5. Work to bridge religious differences

One of the unique challenges Western Muslims face when looking for a spouse is finding religious compatibility. The diversity of our community, coupled with the individualized nature of faith in the West, has given rise to a plethora of ‘brands’ of Islam. Personal levels of observance can vary vastly, even within members of the same family, so it can be challenging to find the right fit.

You will always find differences in religious observance and views between spouses. It is impossible, and foolish, to try to seek out someone at the exact same level. Some people might be more conservative than you, some might be more liberal. Do you really have to turn someone down because they don’t agree with your views on conventional mortgages? What if you like dressing up for Halloween and going trick-or-treating, and they’re opposed to it? What if they don’t eat zabiha halal like you do? What if they don’t pray all the five prayers on time like you were raised to do so?

Given the unique circumstances we live in, we must be flexible and open-minded about resolving such differences. We ought to be careful when making a judgment about someone’s beliefs; we don’t know what’s in someone’s heart. Some of us were taught to honour God through worship and observing His law, some of us were raised with an emphasis on serving His creation with good character. People have their strengths and their weaknesses in faith; sometimes these are apparent, sometimes hidden. Your relationship with God is not perfect and neither will be your partner’s; we are all a work in progress.

If approached with kindness, mutual respect and a willingness to compromise, these differing religious views could be resolved in many cases. While sometimes people really are on extreme ends, most of us fall somewhere in between and can find a comfortable middle ground. It is often our stubbornness, self-righteousness and a parochial understanding of religion that gets in the way. Good people are hard to find, so don’t let suitable matches go because they don’t follow your exact flavor of religious observance. This is certainly a sensitive topic and needs to be dealt with tact and wisdom; it is advisable to seek counsel of more experienced people.

6. Don’t expose your past and don’t pry about someone else’s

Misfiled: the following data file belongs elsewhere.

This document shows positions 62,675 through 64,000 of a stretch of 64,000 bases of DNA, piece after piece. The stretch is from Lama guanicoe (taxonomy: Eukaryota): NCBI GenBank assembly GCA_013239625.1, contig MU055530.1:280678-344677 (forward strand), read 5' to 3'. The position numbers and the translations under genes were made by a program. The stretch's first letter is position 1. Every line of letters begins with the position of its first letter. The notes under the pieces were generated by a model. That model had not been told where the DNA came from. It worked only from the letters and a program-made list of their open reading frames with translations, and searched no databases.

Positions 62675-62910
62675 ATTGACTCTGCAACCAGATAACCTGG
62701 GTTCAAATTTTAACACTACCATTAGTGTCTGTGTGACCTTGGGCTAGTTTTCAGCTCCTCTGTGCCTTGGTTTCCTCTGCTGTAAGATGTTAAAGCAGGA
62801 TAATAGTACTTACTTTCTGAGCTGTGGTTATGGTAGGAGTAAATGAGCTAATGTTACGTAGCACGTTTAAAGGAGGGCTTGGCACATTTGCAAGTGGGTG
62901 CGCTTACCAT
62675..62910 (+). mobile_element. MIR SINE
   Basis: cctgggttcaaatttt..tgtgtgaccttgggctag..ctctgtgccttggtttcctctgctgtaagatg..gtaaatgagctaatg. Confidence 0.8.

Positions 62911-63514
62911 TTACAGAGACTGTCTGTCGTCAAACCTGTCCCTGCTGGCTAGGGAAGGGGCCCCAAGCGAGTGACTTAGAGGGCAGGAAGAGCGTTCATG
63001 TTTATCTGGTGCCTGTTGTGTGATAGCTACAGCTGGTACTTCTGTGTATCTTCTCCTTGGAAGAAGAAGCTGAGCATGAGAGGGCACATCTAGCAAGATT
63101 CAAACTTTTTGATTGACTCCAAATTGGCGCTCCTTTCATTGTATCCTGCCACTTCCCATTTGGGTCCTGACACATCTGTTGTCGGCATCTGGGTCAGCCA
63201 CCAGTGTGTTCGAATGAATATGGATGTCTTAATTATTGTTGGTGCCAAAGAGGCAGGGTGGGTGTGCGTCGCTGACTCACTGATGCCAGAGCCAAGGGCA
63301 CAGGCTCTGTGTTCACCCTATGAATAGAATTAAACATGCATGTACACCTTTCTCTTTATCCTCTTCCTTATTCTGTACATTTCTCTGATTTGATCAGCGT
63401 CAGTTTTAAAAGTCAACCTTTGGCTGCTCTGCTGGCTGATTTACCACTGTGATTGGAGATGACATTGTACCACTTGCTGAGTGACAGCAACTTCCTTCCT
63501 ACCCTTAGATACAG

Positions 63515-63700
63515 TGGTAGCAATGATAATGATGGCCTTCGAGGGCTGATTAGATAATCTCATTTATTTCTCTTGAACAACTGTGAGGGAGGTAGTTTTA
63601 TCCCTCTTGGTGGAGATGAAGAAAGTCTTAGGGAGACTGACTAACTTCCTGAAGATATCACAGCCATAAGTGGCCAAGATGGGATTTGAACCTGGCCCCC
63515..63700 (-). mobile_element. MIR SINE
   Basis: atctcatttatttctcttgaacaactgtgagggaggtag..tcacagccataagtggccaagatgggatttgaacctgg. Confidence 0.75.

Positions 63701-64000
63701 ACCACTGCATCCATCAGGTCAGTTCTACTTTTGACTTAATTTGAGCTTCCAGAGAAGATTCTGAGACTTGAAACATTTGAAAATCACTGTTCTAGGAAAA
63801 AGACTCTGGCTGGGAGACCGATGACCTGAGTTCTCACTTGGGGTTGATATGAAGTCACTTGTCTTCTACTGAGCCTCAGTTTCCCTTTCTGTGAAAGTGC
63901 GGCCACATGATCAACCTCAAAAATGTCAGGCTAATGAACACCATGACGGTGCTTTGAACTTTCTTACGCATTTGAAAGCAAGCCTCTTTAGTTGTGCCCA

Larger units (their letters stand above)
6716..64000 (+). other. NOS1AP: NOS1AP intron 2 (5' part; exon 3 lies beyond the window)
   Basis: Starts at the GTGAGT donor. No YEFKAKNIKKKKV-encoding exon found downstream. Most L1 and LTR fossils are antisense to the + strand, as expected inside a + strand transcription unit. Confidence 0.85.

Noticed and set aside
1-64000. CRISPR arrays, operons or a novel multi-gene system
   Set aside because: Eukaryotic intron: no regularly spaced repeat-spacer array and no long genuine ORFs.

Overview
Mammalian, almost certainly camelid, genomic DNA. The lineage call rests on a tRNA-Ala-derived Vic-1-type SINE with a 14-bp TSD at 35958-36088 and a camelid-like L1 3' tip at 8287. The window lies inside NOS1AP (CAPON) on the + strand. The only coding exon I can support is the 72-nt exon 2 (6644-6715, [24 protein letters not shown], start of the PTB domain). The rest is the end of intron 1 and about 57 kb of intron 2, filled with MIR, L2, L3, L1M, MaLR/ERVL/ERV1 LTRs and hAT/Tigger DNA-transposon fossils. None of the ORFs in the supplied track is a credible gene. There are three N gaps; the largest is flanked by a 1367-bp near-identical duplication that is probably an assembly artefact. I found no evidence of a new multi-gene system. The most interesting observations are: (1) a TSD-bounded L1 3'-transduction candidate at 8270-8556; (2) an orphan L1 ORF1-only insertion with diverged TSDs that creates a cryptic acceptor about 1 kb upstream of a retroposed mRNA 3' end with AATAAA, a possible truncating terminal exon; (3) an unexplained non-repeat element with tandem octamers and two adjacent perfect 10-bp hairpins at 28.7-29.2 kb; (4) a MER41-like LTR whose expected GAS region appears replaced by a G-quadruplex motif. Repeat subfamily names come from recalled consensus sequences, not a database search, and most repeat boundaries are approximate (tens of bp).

If you have a past you are not proud of and it doesn’t concern your future relationships, you should not feel obliged to expose yourself. In fact, if this relates to sins of the past, it is actually prohibited to reveal your sins to someone else – even in the context of marriage. Shaykh Nuh Keller summarizes this pitfall well, “In Islam, to mention a sin is itself a sin. How many a person has been unable to resist telling a friend or a spouse of the wickedness they did in their previous life, and Allah punished them with disgust and contempt in the other’s heart that could never quite be forgotten! There is no barakah in the haram”.

Similarly, it goes without saying that you shouldn’t be prying about someone else’s past and trying to dig up details on their misadventures. The Prophet ṣallallāhu 'alayhi wa sallam (peace and blessings of Allāh be upon him) commanded us to have a good opinion of people; he warned against the destructive nature of suspicion and spying. He told us, “Beware of suspicion for it is the most deceitful of thought. Do not look for the others’ faults and do not spy, and do not be jealous of one another, and do not desert (cut your relation with) one another, and do not hate one another; Rather, be servants of God as brothers”

7. Istikhara is not a solution for indecisiveness

The prayer of seeking guidance, or Istikhara, is oft cited by those considering marriage. The mistake many make, however, is that we are really wishing for someone else to make the decision for us. We are so afraid of making the wrong decision that we find it difficult to make any. We hope for a divine sign or a miracle to happen that tells us that the other person is right for us and that we will live happily ever after with them.

Making big life decisions, emotionally prudent ones, is an important life skill that must be learned. These decisions come with inherent risks, uncertainties, and unknowns; there are no guarantees. If you habitually find yourself having a hard time deciding, it is likely due to external factors. It might have something to do with you, it might have something to do with the person you are considering. It is advisable to seek counsel if you are in this situation.